The OECD Strategy on Development: Giving fresh impetus to a core mission

In May 2012 the OECD Ministerial Council endorsed the OECD Strategy on Development, describing it as an essential tool for adapting the organisation’s work to fast changing realities. What are the factors behind the new strategy and what are the aims? 

A key to answering lies in understanding the founding mission of the OECD. Since its creation in 1961, the OECD has been promoting better governance and more effective policy reform to help countries everywhere achieve and sustain economic growth and improve well-being. For President John F. Kennedy, whose support helped create the organisation, the OECD would help to provide for “the hopes for growth of the less developed lands”.

This vision is reflected in the OECD Convention. In fact, the word “development” in the organisation’s title was chosen precisely to underline the point that, as well as boosting growth in member countries, a key goal would be to share the lessons of the post-war era and offer consultation on economic policy beyond the developed world.

The new OECD Strategy on Development gives fresh impetus to that founding mission, and it comes at an appropriate time.

The world’s economic centre of gravity has changed significantly in 50 years, with some developing countries now the key drivers of global growth.

Particularly since the 1990s when globalisation accelerated, scores of low-income and middle-income countries have recorded very high growth. Several major emerging economies–including China, India, Brazil, Indonesia and South Africa–grew by more than double the OECD rate from 2000 to 2010.

This shifted the economic weight between developed and developing countries, and has increased the need for developed and emerging markets to work together to address shared challenges. It has changed governance too, as shown by the coming to prominence of the G20, which groups developed, and emerging markets, as well as international organisations such as the OECD. Getting developed and developing countries to work ever more closely together and at every level–government, business and civil society, etc.–is particularly important, given changes in the geography and nature of poverty. A growing proportion of the world’s poor lives in the urban areas of middle-income countries, for instance. Inequality has also become a major challenge in advanced and developing countries, while all countries must address the challenges of climate change and resource scarcity.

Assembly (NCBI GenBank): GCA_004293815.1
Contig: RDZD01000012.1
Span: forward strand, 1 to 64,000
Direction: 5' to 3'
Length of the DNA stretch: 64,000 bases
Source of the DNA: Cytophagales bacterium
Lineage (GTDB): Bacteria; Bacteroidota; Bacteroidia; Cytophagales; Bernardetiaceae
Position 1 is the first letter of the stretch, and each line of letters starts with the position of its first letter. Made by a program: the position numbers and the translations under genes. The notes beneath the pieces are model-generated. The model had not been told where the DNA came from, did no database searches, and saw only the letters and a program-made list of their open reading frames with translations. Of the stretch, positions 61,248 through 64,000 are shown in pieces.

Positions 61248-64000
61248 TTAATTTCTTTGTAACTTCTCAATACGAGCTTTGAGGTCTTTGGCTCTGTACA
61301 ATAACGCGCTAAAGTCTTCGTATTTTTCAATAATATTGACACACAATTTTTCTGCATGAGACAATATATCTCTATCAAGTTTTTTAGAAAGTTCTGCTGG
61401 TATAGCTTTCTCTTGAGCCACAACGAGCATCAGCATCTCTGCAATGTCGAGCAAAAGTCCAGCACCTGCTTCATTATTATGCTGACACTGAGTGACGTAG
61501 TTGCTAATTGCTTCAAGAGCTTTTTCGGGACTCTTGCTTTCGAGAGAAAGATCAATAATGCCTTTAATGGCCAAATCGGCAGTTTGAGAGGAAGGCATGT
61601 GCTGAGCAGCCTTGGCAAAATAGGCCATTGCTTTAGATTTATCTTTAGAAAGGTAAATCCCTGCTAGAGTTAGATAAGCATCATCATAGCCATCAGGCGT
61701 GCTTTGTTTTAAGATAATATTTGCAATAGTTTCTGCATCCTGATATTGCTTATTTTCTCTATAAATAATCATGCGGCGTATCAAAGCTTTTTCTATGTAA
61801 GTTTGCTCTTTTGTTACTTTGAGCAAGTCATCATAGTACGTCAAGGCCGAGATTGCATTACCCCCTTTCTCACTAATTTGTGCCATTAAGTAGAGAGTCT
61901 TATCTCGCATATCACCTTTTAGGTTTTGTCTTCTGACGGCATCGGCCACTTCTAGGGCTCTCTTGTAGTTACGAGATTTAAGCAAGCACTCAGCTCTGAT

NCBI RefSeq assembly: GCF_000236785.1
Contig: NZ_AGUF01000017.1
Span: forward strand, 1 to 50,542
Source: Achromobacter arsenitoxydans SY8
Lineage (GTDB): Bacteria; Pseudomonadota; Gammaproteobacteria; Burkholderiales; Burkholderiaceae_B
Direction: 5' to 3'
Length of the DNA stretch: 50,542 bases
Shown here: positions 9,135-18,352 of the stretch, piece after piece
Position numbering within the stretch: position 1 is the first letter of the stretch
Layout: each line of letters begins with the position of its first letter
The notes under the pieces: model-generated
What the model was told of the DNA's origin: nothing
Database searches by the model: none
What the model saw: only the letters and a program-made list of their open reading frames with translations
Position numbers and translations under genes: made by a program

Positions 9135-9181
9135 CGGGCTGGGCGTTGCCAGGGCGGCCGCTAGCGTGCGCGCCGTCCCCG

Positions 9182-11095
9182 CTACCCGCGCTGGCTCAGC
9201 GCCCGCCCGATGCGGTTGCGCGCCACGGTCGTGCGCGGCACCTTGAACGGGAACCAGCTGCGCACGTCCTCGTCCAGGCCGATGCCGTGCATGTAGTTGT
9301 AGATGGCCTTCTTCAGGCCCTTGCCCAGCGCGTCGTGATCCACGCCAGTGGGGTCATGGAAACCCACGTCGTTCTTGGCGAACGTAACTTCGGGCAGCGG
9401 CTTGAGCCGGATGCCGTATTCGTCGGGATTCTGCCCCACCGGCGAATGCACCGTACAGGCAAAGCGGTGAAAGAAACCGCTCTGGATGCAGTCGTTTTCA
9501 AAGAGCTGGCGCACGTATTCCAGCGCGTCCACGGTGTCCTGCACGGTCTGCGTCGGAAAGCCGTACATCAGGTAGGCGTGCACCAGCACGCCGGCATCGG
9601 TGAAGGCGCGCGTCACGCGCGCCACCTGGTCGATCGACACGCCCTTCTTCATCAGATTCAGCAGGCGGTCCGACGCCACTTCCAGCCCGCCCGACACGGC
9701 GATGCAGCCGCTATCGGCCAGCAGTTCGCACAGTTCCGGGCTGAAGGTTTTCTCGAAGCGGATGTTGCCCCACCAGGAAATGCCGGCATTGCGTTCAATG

Another important impulse behind the new strategy is to improve the coherence and effectiveness of development co-operation. Millions of people have been lifted out of poverty in 50 years, but millions more have been left behind. The importance of donor aid, or official development assistance (ODA), has not diminished, particularly for the least developed countries. But even if more countries were to meet the UN recommended goal of 0.7% of gross national income–currently just five OECD members reach it, with the OECD average at 0.3%–ODA alone would not be enough. Rather, financing is also changing as many developing economies become important global players in finance, trade, investment, innovation and development cooperation. Traditional ODA must also evolve, and act as a catalyst that links policymaking across the new architecture.

By emphasising “development” effectiveness, rather than the narrower “aid” effectiveness, the OECD Strategy on Development builds on from the Global Partnership for Effective Development established in Busan, Korea, in 2011; then, some 80 countries agreed to work together as partners to tackle issues such as inequality, vulnerability and fragile states, and to build a better future for all.

How will the OECD Strategy on Development fit in to the evolving new architecture? A rule of thumb will be respond to the needs of developing countries in a spirit of knowledge-sharing, mutual learning and collaboration. By making full use of the organisation’s expertise and comprehensive, evidence-based, and multidisciplinary approaches to policymaking and economic reform, the strategy will enable the OECD to strengthen its contribution to “more inclusive growth in the widest array of countries”.

The focus will be on four thematic areas for which, according to the 2011 OECD Ministerial Council, the OECD could add value to other international efforts: innovative and sustainable sources of growth; mobilising resources for development–so helping countries help themselves more effectively; promoting good governance; and measuring progress–an area where the OECD is breaking new ground.

The OECD’s multidisciplinary approach to policy issues is what is needed for addressing the wide range of cross-cutting challenges all countries face, including green growth, gender, inequality, innovation, skills, migration, infrastructure, taxation and service provision, and fighting corruption. These issues have to be linked together coherently to improve policy effectiveness and prevent unwanted spill-overs from different domestic policies from undermining development efforts. Indeed, enhancing policy coherence for development is a primary aim of the new OECD strategy. This also helps when it comes to tailoring policies for specific country circumstances.